Our Primary (Elementary) Programme is built on the philosophy and pedagogy of Maria Montessori. She says: “The stars, earth, stones, life of all kinds form a whole in relation with each other, and so close is this relation that we cannot understand a stone without some understanding of the great sun! No matter what we touch, an atom, or a cell, we cannot explain it without knowledge of the wide universe.”
(From Childhood to Adolescence, 1948)
The above words highlight the connectivity between all knowledge and how important it is that children get an understanding of the entire vision of the universe. Children of this age are full of curiosity and hungry for knowledge. They need to hear the cosmic story of the beginning of the world, the origin of the sun and planets, the formation of the stars and the structure of the earth. All have great relevance to them and their own place in the universe. This ‘grand vision’ provides the basis for study of subjects in a connected way. Development of sensitivity to the fundamental needs and interdependence of humans and all living things are emphasized. While the daily and cultural concerns of the Pre-Primary child are related largely to the world in which he/she lives – the family, and the immediate environment – the Primary child yearns for a detailed examination of the world, and he/she moves beyond this world into the vastness of the universe. Montessori calls this Cosmic Education.
Each Primary Environment (classroom) has a mixed age group of children between the ages of 6 to 9. Montessori believed that education must encompass social and emotional development, alongside academic development. The environment is designed to promote sharing of knowledge, learning from each other, teamwork and a community spirit. Mathematics, History, Geography, Botany, Zoology, Science and Art are presented to children without the divides of a timetable. They are all a part of the entire ’whole’, cultural gifts passed down by previous generations for us to explore and enrich our lives. For example, Montessori’s concept that each one of us is born in a moment of history is deep and thought provoking. ‘Time’ takes on a new significance. One of the first materials we use in History is a Time Line. This gives the impression of the whole of time that it has taken for the earth to be prepared, and for humanity to have developed up to the present. The child feels his/her connection within this time line and his/her own history is interwoven into the tapestry of life.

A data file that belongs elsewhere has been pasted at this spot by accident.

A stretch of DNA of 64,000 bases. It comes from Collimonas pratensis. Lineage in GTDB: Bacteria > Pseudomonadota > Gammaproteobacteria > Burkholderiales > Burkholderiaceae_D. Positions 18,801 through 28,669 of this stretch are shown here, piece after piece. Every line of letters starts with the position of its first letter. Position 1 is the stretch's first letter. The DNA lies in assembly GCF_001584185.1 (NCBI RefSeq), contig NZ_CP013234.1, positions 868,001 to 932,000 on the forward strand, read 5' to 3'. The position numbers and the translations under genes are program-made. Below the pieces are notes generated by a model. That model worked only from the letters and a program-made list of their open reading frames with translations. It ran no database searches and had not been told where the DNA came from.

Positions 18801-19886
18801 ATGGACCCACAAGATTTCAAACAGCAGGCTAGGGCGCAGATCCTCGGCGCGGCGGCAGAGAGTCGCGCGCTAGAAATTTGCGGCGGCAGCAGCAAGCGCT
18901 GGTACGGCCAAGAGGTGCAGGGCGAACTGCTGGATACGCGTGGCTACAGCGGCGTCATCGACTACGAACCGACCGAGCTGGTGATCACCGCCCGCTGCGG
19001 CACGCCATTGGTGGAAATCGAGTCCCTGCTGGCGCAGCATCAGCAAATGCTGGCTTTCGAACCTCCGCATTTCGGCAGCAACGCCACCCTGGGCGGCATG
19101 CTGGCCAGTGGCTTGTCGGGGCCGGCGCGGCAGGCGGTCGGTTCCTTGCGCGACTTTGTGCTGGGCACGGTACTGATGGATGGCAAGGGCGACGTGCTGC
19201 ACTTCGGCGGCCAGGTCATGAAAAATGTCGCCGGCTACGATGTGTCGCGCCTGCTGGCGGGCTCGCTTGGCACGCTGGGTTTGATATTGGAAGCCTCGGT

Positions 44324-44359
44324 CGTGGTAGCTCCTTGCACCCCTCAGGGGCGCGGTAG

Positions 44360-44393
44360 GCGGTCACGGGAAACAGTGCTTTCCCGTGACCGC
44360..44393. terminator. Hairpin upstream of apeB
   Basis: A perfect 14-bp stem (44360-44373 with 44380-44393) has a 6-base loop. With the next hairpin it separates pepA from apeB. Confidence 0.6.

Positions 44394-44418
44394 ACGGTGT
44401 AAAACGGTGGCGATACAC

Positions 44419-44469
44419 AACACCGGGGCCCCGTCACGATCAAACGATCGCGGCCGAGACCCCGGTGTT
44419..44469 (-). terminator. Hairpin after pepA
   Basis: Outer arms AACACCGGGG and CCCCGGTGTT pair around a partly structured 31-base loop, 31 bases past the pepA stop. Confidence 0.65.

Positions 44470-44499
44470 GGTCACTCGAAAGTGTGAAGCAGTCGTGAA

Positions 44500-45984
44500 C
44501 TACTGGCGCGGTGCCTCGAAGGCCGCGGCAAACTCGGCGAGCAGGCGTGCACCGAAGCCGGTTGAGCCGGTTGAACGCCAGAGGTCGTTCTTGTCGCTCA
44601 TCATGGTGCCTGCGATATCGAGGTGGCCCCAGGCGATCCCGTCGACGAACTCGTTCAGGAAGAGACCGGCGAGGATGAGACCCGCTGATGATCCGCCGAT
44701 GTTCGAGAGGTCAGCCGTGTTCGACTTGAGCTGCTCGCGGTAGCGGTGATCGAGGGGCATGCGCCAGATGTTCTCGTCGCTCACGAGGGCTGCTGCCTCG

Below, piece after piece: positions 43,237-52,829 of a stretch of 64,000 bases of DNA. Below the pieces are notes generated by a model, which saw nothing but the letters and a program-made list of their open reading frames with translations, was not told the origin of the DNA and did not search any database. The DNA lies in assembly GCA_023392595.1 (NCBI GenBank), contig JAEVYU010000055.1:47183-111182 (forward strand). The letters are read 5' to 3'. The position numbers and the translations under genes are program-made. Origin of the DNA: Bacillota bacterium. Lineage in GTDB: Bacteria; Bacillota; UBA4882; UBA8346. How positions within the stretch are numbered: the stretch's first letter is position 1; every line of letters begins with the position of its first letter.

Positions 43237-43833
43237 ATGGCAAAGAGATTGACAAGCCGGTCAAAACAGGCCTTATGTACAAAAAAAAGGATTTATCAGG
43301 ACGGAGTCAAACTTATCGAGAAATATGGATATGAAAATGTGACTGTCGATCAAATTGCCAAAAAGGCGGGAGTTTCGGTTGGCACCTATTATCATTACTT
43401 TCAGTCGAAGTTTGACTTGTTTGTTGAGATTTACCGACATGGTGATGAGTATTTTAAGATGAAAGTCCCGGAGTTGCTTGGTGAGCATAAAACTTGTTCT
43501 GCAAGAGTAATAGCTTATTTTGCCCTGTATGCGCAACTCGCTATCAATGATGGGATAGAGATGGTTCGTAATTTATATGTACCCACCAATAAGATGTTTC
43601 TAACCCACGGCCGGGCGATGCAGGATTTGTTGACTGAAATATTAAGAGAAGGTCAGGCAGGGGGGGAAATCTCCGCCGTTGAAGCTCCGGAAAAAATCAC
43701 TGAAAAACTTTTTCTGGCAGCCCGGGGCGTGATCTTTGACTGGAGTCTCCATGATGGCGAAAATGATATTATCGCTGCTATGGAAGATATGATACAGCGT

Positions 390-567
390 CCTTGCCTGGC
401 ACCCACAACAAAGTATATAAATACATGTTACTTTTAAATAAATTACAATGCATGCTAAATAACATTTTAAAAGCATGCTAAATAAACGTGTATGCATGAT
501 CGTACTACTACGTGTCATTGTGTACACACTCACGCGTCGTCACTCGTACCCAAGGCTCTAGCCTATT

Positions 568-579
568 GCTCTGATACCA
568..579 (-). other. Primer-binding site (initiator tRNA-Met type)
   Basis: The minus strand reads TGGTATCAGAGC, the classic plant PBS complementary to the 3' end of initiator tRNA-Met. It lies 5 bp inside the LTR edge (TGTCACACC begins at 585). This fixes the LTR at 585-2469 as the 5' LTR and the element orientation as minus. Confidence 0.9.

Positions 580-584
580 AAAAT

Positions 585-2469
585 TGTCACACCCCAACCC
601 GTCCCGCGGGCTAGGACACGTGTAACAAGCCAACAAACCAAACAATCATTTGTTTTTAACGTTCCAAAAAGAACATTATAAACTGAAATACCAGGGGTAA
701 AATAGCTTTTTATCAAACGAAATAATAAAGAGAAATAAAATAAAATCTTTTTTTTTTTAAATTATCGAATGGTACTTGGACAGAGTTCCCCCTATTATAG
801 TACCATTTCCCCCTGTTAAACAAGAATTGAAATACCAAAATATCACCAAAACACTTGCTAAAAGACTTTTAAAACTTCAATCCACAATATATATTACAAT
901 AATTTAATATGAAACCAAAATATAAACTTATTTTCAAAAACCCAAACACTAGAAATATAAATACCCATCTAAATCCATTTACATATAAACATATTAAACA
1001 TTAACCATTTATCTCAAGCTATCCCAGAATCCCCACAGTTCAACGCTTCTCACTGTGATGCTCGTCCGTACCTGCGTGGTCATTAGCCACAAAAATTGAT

A lot of the learning that happens has its roots in the Pre-Primary Montessori activities, particularly the sensorial ones E.g. the Baric tablets/weight/pressure against gravity/concept of balance. Children evolve from the sensorial plane to an intellectual one, understanding things in abstraction.
Our goal is to help each child become an independent, inquiring and confident person.
The desire to learn more about numbers and numerical relationships motivates a child to develop computational skills as well as an understanding of money, time, measurement, geometry and algebra. Further study of the combinations and special laws of the decimal system leads to exploration of other base systems. Children then progress to more abstract problem solving.
Research projects, timelines and discussions bring to life prehistoric eras, the evolution of early people and achievements of different cultures. The goal is an understanding of the relationships between history and contemporary society.
Starting with the classifications of plant and animal life, children move on to the more complex concepts of structure, function and interrelationships of living organisms. Studies of plants and animals and physical sciences are integrated with the study of the solar system and the earth’s place within it. Simple experiments demonstrate electricity, magnetism, gravity, light and other principles of physics and chemistry.
Language comes into all subjects! Children of this age have a great interest in the structure of language and need to express themselves through creative writing. Independent and group reading, comprehension exercises, creative composition and research writing, spelling, grammar, punctuation and handwriting are daily activities. Having said that, we do believe that language is expression and expression finds its outlet in many connected ways – through art, theatre, dance and so much more!